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7 Tips for Writing Children's Picture Books

You may or may not know that June is the month that we focus on children's book genre. I have heard several state to me that they would like to write a children's book. If you are one of them I hope some of these tips help you. 1. DON'T draw your own images Unless you are a professional artist, hire an illustrator to create the images for your book.

  • If you are self publishing it gives your book a more finished look and is more appealing to your audience.

  • If you are going the traditional route publishers will prefer to hire their own illustrator for the book.

2. Decide on your age range. Determine who your audience (age range) will be and this will help to determine the length on your book and the word count. Ages up to 3: Toddler books Ages 2–5: Early picture books Ages 5-8: Picture books Ages 5–8: First chapter books and graphic novels Ages 8–11: Middle-grade novels and graphic novels Ages 12-18: Young adult (YA) novels and graphic novels 3. Learn the proper structure Most children's picture books are structured in a very specific way. We will talk about the different structure next week. However, this structure has 32 pages of which 24-28 pages contain text, often just one or two sentences per page. 4. Study recently published picture books The books you remember from your when you were growing up and probably different from what's being published now. It's important to familiarize yourself with the current market. However, be true to yourself and your writing. Write a book that will be engaging and informative for a child. 5. Give your book a beginning, middle and end Your picture book should have a classic plot where a character overcomes a problem, and/or you may organize the book for example, following the character through one day from waking to bedtime. 6. Think about page turns Page turns contribute to the rhythm of your story. Well placed page turns acts as cliff hangers encouraging the reader to continue reading. They can create anticipation, drama, humor, surprise and suspense and help to control the pacing of the story. Words and illustrations have a role in developing an effective page turn. 7. Make a storyboard Storyboarding can be a helpful tool to map out your story and see how it fits into a 32 page picture book format. A storyboard is a visual representation of the children's story that you're writing. It helps you as the writer determine how many illustrations you need. And when you partner with an illustrator, it helps them understand the story and what you're looking for. I hope these tips will help you if you decide to write a children's book.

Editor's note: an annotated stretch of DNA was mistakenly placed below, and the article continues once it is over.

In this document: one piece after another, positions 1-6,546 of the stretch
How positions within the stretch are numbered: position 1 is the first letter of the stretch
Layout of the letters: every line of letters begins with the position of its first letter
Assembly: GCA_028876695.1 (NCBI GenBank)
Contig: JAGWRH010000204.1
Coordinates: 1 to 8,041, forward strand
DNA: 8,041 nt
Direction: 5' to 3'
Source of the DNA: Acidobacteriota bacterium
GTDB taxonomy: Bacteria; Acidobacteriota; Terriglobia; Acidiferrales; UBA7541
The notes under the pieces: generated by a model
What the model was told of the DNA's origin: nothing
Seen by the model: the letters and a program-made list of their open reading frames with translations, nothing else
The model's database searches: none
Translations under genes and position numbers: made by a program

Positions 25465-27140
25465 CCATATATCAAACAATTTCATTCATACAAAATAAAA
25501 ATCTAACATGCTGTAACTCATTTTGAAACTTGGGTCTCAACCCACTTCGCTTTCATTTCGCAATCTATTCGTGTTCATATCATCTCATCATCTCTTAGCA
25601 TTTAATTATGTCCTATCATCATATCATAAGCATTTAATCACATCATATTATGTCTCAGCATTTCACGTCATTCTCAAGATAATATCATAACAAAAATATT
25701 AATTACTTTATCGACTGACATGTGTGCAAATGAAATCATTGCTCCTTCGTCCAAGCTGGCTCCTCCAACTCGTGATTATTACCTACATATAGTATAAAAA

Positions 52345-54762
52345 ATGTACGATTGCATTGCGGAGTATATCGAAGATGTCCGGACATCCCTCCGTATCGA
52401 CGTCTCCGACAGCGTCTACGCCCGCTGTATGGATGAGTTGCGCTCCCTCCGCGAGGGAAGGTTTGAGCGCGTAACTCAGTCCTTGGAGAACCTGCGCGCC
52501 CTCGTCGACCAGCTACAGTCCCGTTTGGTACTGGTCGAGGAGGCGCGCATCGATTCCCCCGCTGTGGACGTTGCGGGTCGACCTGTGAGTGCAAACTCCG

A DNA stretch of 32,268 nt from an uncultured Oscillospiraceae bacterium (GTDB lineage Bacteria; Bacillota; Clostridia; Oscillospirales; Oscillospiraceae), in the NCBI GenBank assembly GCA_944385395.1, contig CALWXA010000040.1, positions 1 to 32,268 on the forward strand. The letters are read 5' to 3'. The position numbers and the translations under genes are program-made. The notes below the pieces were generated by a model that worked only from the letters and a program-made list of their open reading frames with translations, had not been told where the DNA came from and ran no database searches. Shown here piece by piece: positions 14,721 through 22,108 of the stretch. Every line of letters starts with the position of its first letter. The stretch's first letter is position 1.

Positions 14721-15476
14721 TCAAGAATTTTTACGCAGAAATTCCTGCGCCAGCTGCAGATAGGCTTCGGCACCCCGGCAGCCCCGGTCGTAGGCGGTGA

Happy Writing!

From IABX Renaee Smith CEO/Founder IABX ***Source Internet and Writer's Digest

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